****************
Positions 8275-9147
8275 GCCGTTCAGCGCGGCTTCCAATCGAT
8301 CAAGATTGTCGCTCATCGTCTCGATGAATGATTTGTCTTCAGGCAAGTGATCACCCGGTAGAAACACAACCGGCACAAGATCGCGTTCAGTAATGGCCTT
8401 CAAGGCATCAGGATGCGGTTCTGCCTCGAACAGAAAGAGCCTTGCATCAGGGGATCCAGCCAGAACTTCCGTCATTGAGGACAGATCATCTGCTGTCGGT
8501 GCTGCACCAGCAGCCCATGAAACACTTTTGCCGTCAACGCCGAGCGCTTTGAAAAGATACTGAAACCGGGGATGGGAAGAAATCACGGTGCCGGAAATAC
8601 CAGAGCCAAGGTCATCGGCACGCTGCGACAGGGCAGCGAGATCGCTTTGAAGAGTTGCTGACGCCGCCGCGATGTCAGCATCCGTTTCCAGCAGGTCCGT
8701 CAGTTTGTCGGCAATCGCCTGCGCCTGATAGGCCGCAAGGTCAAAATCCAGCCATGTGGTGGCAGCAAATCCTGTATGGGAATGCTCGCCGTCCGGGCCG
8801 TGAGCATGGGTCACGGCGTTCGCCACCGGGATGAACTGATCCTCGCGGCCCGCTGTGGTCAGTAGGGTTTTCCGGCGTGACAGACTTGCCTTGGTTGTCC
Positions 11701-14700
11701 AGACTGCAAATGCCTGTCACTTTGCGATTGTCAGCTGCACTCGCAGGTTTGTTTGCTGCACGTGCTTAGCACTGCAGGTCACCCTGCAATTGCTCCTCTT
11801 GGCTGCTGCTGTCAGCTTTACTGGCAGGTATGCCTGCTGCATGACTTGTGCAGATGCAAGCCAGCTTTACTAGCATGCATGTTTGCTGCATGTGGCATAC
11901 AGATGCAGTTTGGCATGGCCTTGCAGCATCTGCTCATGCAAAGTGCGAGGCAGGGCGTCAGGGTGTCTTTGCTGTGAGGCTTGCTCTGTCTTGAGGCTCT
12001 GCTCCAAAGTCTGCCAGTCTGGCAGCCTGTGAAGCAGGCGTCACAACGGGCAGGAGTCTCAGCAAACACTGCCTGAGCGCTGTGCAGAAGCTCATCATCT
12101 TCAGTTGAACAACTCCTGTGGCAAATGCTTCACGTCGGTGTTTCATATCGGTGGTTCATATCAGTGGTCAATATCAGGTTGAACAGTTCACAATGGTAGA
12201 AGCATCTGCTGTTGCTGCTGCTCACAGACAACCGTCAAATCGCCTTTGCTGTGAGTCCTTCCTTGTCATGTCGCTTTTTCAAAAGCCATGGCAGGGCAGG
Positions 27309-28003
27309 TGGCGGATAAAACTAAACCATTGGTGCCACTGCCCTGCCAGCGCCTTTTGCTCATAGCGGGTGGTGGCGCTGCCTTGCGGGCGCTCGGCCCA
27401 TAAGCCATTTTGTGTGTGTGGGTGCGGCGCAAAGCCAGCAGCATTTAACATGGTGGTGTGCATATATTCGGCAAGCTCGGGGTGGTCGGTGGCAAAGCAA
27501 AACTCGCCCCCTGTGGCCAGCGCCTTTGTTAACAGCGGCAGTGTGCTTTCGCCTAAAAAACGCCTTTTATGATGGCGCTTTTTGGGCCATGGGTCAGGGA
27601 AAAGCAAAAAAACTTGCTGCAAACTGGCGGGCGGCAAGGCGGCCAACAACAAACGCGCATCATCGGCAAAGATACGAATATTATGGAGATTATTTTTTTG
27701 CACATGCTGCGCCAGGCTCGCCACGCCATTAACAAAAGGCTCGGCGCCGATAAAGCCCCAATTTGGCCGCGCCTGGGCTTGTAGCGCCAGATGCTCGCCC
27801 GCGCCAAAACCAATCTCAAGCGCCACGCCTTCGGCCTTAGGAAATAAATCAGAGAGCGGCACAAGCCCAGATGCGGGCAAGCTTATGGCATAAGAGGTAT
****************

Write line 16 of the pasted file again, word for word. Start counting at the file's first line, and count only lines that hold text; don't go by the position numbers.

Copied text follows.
Positions 27309-28003